Saturday, January 10, 2009

Scandal of the Particular

This week I started a new semester, teaching Social Justice to my high school juniors. I always feel a little overwhelmed teaching this course, as Catholic Social Teaching is ever bumping up against current events, economics, poverty, politics. Anyone who would facilitate such an exploration must learn to dance delicately: one must allow the Gospel to challenge one's students, without seeming to shove anything down anyone's throat. At the same time, delving into how our faith calls us to live with each other, today, keeps everything fresh. I feel like Social Justice class is God's way of keeping me on my toes, keeping me from becoming too complacent, too at ease in the comforts of my own life.

I opened the semester with a reading from an excerpt from Gaudium et Spes, the Vatican II document on the Church in the Modern World, paired with a story of Marion Maendel, a young woman who served for several years as a Catholic Worker. Her story resonated with my own experience working as a Jesuit Volunteer for two year before entering the monastery. Within the first month, Maendel discovered that serving on your own steam won't cut it. Cuban-American theologian Roberto Goizueta calls this the "scandal of the particular." Exalted ideals of working for justice serving the poor are fine and good, but when it comes to serving this particular poor person, working with this particular reality of an imperfect system, living alongside these particular neighbors- it's going to take something beyond my own limited wealth of kindness to keep me engaged.

When I realize that I don't have all the answers, that the answers I have don't all fit into nice tidy boxes, only then can I make room for the Holy Spirit. It is when our own "savior complex" is crushed and we realize our own limitations that we come to know solidarity with the poor, with each other. What is a preferential option for the poor when over half the world is trying to live on about $2 per day? Who am I to think I can make a difference when our systems of education, health care, criminal justice, and economics are so twisted as to wring out certain people almost no matter what they do? I am one little person, and I don't have all the answers.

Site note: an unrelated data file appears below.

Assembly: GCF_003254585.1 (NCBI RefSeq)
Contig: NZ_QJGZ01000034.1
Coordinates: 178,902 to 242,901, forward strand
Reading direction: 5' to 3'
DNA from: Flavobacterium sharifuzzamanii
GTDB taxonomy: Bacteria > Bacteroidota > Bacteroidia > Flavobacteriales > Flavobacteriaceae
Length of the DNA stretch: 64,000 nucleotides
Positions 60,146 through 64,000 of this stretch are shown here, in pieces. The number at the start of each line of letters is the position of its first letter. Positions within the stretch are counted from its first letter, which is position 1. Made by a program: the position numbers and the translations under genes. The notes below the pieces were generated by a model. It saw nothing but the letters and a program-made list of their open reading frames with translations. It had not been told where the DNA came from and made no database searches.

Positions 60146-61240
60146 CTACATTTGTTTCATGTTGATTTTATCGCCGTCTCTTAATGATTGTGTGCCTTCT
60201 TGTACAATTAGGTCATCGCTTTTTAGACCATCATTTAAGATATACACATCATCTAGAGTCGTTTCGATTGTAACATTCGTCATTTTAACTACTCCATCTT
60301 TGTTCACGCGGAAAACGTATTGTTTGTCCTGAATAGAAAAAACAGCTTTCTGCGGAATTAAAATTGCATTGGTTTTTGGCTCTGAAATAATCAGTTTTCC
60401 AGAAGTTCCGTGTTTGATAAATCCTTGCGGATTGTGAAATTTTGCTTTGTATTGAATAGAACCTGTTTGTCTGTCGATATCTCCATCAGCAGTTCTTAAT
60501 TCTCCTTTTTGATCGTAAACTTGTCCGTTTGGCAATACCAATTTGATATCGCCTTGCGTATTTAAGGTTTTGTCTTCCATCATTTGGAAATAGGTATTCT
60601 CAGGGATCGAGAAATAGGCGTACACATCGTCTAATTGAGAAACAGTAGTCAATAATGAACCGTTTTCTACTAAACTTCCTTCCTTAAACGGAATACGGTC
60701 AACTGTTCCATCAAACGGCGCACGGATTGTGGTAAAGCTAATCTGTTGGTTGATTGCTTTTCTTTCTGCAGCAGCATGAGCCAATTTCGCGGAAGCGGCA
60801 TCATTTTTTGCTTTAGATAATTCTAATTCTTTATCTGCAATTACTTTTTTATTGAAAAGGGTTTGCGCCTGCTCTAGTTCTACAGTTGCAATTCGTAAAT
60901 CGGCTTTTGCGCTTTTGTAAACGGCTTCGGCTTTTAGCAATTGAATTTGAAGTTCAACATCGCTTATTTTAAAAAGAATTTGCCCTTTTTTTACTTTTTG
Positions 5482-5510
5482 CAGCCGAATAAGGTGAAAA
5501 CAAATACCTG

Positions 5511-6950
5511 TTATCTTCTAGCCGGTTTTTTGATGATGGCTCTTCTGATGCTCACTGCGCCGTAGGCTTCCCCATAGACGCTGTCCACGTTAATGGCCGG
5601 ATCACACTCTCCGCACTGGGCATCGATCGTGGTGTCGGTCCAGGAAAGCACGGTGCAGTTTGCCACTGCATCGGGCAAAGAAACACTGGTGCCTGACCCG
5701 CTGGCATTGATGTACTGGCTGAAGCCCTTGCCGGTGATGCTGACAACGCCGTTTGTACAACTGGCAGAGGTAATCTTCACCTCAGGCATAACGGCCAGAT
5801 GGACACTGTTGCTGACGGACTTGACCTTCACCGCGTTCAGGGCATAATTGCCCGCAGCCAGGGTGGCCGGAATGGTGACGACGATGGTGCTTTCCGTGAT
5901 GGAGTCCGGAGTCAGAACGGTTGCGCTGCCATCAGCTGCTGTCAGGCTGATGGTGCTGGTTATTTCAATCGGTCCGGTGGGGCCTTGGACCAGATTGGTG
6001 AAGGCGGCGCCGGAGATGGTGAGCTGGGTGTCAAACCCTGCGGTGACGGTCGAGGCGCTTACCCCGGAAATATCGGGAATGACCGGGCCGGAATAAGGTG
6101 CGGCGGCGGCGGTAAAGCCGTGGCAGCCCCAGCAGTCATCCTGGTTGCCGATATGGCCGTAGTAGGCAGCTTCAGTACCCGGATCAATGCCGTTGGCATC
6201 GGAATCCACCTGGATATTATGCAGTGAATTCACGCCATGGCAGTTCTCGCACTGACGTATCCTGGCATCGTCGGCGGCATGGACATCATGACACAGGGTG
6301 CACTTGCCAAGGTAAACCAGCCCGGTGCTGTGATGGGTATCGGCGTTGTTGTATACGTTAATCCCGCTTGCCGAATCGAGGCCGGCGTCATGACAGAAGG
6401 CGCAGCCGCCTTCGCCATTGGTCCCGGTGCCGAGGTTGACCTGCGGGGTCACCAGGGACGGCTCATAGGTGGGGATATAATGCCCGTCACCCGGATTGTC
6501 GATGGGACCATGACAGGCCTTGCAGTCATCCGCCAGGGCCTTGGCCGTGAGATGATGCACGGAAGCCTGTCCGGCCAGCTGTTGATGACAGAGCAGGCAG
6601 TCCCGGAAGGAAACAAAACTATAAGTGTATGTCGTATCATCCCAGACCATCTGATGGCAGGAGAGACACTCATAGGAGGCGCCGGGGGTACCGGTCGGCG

Moreover, I am humbled when I look at my own consumption patterns: where does my clothing come from, and how fairly were those workers paid? How does my buying the cheapest possible version of something at a big box store affect a local family trying to run a smaller business? How is my food produced, and how do those modes of production and sale affect the environment? Whether I like it or not, my own life is complicit in a web of systemic injustices. Given all this, what is God calling me to do with my own little life, today?

Living in community is in itself a step toward greater justice in the world. When we share what we have, individually we need less. When we carpool, we emit a little less pollution into the air. When we garden together, we put to good use the earth we have been given and produce food in a sustainable way. In community we challenge each other to consider what we need, and to let go of what is superfluous. In a world where some people are unable to obtain necessities, who are we to hang onto what we don't use?

Community also provides the opportunity to practice solidarity with my neighbor. One contribution Jesus made to world religions was to expand the notion of loving God to include loving one's neighbor. If I really love God, I need to love the sister who drives me crazy, even if I don't like her. If I really love God, I need to be flexible enough to allow for another sister's perspective on our situation together. If I really love God, I need to be willing to help care for my sister who is sick. When I can get out of the notion that my life is all about me, then I can start to understand what it means to love my neighbor.

By God's grace, if I can learn to love the people I see and know, perhaps eventually I can learn to love those who I cannot see, those I do not know. That is the first step toward social justice is our world: "for what you did for the least of these, that you did unto Me."

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